Hypothetical Syllogisms:
Invalid Forms

There are two other possible forms of mixed hypothetical syllogism, both of them invalid:

DENYING THE ANTECEDENT

If p, then q. If my car is out of gas, it will stop running.
Not-p.

My car is not out of gas.

Therefore,
not
-q.
Therefore, it will not stop running.

AFFIRMING THE CONSEQUENT

If p, then q. If my car is out of gas, it will stop running.
q.
My car stopped running.
Therefore, p. Therefore, it is out of gas..
In each case, the hypothetical premise says that being out of gas is sufficient to make my car stop running. Both arguments assume, however, that being out of gas is the only thing that can do so. That is not true, of course, and it is not implied by the hypothetical premise. Suppose I have a full tank but my battery is dead. That would make the premises of both arguments true, but the conclusion in each case would be false.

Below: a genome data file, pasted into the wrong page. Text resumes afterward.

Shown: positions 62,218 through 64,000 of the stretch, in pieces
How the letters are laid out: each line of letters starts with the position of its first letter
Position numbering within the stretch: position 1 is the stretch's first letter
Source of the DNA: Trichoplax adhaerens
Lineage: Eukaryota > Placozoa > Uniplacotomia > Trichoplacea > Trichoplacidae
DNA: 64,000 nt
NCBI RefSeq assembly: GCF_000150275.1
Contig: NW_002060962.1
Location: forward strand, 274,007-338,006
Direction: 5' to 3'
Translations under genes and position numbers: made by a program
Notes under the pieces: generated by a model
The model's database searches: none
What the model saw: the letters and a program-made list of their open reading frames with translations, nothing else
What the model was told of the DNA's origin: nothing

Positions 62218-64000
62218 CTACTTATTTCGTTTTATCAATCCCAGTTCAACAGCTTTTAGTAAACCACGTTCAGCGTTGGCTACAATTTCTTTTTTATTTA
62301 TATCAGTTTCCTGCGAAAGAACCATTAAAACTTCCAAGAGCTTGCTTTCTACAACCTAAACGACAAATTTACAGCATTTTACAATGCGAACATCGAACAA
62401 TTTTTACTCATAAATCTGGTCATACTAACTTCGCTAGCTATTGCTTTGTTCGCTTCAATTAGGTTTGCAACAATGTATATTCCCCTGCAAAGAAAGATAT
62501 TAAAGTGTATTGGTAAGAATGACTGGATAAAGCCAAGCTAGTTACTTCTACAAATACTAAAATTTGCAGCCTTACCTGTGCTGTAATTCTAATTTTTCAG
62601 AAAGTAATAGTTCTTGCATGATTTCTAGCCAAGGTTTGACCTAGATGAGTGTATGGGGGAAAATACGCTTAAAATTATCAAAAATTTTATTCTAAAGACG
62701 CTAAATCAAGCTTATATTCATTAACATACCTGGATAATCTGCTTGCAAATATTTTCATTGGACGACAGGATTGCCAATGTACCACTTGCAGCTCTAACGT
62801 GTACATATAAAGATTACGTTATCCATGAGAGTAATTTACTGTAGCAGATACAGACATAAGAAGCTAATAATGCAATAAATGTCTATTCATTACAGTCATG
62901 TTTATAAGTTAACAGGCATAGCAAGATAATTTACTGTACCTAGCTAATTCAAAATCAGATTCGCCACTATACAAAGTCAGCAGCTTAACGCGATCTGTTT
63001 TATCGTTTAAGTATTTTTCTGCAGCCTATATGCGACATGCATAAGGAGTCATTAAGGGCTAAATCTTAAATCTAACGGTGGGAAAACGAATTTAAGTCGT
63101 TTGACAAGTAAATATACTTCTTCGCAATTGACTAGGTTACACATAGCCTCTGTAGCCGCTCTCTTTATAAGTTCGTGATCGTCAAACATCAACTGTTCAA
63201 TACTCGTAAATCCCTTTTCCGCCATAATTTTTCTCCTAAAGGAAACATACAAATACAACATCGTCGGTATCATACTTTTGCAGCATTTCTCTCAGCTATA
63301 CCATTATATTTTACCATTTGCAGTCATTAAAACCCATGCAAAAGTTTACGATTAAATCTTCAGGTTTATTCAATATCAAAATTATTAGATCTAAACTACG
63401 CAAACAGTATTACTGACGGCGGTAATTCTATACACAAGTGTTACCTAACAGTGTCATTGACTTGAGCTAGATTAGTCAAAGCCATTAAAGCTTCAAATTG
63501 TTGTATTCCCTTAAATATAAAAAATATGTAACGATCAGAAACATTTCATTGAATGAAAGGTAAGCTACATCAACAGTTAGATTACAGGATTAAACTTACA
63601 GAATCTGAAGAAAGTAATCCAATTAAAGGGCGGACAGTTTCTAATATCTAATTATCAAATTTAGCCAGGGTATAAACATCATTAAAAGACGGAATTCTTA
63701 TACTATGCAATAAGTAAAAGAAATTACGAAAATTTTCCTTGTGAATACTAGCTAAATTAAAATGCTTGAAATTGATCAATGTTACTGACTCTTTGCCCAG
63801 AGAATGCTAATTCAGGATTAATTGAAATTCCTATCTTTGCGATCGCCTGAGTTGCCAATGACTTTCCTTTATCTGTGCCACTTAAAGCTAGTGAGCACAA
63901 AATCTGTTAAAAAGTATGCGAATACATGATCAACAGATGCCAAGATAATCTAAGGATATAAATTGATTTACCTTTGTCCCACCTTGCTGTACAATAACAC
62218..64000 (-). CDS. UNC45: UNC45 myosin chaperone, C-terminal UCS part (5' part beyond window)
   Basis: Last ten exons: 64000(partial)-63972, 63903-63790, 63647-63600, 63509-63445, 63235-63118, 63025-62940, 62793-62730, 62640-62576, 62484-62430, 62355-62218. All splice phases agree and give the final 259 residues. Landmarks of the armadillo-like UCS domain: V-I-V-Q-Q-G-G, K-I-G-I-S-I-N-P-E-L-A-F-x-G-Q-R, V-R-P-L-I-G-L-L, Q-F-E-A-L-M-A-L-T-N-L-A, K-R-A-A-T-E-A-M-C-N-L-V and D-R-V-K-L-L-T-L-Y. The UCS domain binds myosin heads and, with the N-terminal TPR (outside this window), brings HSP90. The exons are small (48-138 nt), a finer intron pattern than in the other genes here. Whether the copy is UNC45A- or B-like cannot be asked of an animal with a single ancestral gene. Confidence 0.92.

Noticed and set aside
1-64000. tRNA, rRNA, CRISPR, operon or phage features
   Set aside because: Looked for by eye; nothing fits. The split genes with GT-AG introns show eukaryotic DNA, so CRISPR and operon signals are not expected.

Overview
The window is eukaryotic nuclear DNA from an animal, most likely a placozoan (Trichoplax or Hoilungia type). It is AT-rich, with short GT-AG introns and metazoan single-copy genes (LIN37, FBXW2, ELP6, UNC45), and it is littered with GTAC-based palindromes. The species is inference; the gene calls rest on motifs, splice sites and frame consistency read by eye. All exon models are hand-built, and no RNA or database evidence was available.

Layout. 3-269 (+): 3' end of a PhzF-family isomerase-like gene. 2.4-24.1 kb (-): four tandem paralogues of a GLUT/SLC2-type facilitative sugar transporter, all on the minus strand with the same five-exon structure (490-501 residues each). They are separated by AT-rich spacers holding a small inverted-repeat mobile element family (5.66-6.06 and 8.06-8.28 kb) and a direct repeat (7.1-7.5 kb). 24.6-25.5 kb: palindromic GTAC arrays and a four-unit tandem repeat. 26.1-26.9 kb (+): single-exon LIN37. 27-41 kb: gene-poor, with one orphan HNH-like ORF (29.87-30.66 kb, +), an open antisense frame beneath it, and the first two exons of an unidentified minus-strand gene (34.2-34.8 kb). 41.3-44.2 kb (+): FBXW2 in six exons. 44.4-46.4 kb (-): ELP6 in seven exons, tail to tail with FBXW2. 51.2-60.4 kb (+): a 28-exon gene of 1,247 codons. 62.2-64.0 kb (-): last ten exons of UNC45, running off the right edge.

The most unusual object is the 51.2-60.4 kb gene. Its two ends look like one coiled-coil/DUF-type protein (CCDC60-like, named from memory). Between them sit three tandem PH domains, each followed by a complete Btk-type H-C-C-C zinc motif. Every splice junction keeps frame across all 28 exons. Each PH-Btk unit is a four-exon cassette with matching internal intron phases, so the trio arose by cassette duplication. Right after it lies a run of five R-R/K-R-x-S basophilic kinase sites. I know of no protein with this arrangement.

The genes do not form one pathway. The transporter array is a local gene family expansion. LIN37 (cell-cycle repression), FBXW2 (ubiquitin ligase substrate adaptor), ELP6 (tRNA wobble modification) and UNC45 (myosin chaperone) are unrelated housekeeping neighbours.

A valid deductive argument cannot have true premises and a false conclusion.


Affirming the antecedent | Denying the consequent
Invalid forms | Finding missing premises

Hypothetical Syllogisms

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